A week ago I highly encouraged a friend to work in Kingdom of Saudi Arabia (KSA). She has been working as a nurse in a provincial hospital for about 3 years already, and just like those who want to find greener pastures abroad, she eventually applied for a job overseas. In one way or another, her dreams to go out of the country and earn a better salary would be likely fulfilled.
I feel worried for my close friend lately though upon reading a Saudi Gazette article post for Khaled Almaeena, editor-at-large, wrote what he personally observed.
To dig the issue deeper, he even visited some Overseas Filipino Workers (OFW) and was able to talk with them. Upon learning the real score, he then reminded his countrymen to be true leaders of society and embody the holy principles of Islam.
Khaled had divulged how patients and hospital managers rudely dealt with some of our Filipino health workers, urging them at the same time to change their respective attitude.
It bleeds my heart to know that some forms of discrimination, both in public and private sectors, are prevalent in Saudi, and our dear Filipino nurses feel humiliated about it.
Eventually, those who work in remote areas would be likely usual victims of prejudice.
Indeed, the issue calls for respect of worker’s rights or of human rights in general.
If an Arab was aware and alarmed, we should genuinely feel more concerned, as true Filipinos, for our kababayan nurses working in KSA.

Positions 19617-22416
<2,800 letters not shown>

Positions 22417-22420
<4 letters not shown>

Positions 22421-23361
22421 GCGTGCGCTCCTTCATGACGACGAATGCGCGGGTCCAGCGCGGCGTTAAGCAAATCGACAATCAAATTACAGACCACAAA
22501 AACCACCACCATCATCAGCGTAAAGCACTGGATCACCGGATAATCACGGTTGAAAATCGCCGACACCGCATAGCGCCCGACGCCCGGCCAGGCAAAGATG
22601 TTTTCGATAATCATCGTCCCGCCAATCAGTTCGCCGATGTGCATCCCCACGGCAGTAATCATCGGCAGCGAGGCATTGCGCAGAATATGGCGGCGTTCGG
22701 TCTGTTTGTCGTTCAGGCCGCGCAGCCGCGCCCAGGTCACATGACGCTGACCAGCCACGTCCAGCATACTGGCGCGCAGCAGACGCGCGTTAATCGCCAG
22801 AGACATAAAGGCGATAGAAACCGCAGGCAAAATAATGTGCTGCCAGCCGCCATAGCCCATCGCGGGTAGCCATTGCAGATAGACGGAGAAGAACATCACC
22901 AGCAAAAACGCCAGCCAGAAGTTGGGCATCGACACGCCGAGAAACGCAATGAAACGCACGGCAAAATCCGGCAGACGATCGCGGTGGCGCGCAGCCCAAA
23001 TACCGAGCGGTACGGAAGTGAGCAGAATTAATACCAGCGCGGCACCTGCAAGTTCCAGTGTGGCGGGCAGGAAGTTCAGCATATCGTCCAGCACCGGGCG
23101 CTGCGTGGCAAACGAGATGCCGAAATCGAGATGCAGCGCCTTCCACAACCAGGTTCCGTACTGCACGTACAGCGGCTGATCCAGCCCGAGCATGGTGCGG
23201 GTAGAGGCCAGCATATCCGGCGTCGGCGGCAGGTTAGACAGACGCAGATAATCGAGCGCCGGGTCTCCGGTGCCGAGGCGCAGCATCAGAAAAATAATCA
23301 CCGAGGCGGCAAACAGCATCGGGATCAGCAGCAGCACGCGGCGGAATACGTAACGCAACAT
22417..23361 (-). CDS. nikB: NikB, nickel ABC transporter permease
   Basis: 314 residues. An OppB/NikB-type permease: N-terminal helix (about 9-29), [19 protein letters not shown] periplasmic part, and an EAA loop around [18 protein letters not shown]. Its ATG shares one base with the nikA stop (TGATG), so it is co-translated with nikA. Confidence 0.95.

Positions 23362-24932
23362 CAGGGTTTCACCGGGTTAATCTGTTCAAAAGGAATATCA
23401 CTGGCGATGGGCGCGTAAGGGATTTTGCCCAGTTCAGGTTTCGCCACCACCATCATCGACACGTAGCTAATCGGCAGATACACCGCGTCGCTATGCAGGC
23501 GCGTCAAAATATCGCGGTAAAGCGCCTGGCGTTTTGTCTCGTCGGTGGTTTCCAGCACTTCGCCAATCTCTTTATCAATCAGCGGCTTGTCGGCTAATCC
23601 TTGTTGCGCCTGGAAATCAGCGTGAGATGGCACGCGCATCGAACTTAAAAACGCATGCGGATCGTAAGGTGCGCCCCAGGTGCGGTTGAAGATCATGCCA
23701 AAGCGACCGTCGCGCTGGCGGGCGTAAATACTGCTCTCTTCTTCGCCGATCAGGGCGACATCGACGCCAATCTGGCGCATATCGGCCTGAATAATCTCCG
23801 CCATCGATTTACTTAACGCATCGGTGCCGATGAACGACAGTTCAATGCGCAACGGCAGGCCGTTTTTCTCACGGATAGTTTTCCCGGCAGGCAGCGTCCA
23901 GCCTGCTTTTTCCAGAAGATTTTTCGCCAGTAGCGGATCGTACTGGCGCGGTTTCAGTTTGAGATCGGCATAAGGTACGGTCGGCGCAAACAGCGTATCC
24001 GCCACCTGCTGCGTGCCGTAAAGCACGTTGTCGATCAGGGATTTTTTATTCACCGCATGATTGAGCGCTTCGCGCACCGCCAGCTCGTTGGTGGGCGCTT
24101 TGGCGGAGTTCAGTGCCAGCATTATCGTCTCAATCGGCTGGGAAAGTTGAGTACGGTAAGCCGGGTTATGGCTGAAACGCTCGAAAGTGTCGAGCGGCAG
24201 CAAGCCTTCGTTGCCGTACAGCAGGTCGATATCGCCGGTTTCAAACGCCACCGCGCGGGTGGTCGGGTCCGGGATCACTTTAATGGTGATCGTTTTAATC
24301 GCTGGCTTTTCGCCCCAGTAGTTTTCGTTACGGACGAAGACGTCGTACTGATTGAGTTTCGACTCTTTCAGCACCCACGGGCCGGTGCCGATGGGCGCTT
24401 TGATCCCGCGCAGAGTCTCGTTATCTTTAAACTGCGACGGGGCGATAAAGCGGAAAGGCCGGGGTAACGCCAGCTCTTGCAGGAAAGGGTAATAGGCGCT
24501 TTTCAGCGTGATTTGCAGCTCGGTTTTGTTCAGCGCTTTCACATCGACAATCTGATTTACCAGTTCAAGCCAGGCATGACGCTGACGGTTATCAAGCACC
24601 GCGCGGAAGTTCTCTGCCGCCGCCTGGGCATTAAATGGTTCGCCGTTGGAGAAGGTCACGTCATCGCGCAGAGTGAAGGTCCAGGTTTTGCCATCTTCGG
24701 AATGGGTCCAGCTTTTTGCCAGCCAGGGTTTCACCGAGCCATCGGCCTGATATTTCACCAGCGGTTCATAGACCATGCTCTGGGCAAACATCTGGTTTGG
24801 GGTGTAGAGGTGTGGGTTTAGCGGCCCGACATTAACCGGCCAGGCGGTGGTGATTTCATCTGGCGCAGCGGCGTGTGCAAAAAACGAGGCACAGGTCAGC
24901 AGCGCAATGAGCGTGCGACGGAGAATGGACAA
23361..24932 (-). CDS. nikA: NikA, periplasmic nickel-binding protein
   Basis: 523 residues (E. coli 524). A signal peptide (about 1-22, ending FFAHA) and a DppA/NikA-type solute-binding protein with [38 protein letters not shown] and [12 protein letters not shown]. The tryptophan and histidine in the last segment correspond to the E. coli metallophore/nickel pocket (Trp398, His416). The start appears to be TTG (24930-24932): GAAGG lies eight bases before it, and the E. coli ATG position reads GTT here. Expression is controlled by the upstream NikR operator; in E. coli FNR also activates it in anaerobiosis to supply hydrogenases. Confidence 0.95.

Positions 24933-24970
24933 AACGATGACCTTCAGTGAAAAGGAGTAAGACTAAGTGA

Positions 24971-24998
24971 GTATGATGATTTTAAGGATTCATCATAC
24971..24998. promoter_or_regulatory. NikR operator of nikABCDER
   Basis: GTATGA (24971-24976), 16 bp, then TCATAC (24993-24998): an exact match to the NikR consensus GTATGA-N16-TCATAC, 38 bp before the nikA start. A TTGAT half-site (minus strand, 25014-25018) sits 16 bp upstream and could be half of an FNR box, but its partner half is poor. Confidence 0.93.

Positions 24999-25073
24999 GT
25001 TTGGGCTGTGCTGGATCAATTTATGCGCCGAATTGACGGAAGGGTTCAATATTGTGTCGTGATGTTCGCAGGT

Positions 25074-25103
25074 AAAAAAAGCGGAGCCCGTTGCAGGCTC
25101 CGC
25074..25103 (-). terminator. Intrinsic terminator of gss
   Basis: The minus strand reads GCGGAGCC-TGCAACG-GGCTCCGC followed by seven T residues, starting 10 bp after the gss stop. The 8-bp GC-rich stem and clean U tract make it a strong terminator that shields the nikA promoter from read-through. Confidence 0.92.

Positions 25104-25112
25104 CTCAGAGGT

We’re on the same boat Khaled, the reason why I wrote this blog post is to raise the general public’s awareness about our Filipino nurses’ plight, too! Thanks for your compliments and concern.
For years, many OFWs have had considered KSA as their second home, next to Philippines. In fact, my father is one of them. He works in Riyadh up to date and I can’t help but to be thankful of the job opportunity the rich Arab nation has offered him. And of course, with regards to providing health manpower, we don’t want Saudi hospitals to be greatly affected like what Khaled has perceived.
To end, Khaled encourage the public and private sectors of Saudi to foster Filipino nurses’ rights and welfare. We should join his cause, without reservations.
What can you say about our nurses being discriminated in Saudi?
How will you advise a nurse friend who’s eager to work in there?
Whatever your thoughts are, feel free to leave a comment below.